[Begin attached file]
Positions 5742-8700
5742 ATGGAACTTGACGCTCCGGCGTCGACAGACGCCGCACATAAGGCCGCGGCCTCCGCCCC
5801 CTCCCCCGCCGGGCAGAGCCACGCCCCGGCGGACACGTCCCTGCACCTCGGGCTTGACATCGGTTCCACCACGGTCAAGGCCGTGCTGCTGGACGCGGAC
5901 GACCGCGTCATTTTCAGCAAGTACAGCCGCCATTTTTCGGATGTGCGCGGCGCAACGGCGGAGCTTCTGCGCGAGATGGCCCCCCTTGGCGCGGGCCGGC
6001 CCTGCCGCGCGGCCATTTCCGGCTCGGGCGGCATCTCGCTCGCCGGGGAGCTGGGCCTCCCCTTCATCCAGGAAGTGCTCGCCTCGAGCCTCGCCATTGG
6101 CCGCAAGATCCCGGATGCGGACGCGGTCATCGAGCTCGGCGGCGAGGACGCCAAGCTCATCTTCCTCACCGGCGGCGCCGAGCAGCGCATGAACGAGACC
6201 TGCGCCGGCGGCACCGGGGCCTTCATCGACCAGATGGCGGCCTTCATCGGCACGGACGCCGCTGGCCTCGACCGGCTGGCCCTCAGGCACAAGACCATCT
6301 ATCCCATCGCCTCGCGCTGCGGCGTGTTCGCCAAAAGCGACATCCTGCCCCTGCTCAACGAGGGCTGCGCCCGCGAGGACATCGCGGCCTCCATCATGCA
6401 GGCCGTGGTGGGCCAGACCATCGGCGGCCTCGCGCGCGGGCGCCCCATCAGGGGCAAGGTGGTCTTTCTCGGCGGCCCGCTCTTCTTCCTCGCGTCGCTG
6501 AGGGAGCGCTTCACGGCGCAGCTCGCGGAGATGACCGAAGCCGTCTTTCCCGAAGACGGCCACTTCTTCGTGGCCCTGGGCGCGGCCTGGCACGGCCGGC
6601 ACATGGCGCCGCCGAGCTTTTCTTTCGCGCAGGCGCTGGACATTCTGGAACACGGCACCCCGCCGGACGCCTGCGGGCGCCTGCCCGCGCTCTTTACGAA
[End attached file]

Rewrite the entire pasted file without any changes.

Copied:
Positions 5742-8700
5742 ATGGAACTTGACGCTCCGGCGTCGACAGACGCCGCACATAAGGCCGCGGCCTCCGCCCC
5801 CTCCCCCGCCGGGCAGAGCCACGCCCCGGCGGACACGTCCCTGCACCTCGGGCTTGACATCGGTTCCACCACGGTCAAGGCCGTGCTGCTGGACGCGGAC
5901 GACCGCGTCATTTTCAGCAAGTACAGCCGCCATTTTTCGGATGTGCGCGGCGCAACGGCGGAGCTTCTGCGCGAGATGGCCCCCCTTGGCGCGGGCCGGC
6001 CCTGCCGCGCGGCCATTTCCGGCTCGGGCGGCATCTCGCTCGCCGGGGAGCTGGGCCTCCCCTTCATCCAGGAAGTGCTCGCCTCGAGCCTCGCCATTGG
6101 CCGCAAGATCCCGGATGCGGACGCGGTCATCGAGCTCGGCGGCGAGGACGCCAAGCTCATCTTCCTCACCGGCGGCGCCGAGCAGCGCATGAACGAGACC
6201 TGCGCCGGCGGCACCGGGGCCTTCATCGACCAGATGGCGGCCTTCATCGGCACGGACGCCGCTGGCCTCGACCGGCTGGCCCTCAGGCACAAGACCATCT
6301 ATCCCATCGCCTCGCGCTGCGGCGTGTTCGCCAAAAGCGACATCCTGCCCCTGCTCAACGAGGGCTGCGCCCGCGAGGACATCGCGGCCTCCATCATGCA
6401 GGCCGTGGTGGGCCAGACCATCGGCGGCCTCGCGCGCGGGCGCCCCATCAGGGGCAAGGTGGTCTTTCTCGGCGGCCCGCTCTTCTTCCTCGCGTCGCTG
6501 AGGGAGCGCTTCACGGCGCAGCTCGCGGAGATGACCGAAGCCGTCTTTCCCGAAGACGGCCACTTCTTCGTGGCCCTGGGCGCGGCCTGGCACGGCCGGC
6601 ACATGGCGCCGCCGAGCTTTTCTTTCGCGCAGGCGCTGGACATTCTGGAACACGGCACCCCGCCGGACGCCTGCGGGCGCCTGCCCGCGCTCTTTACGAA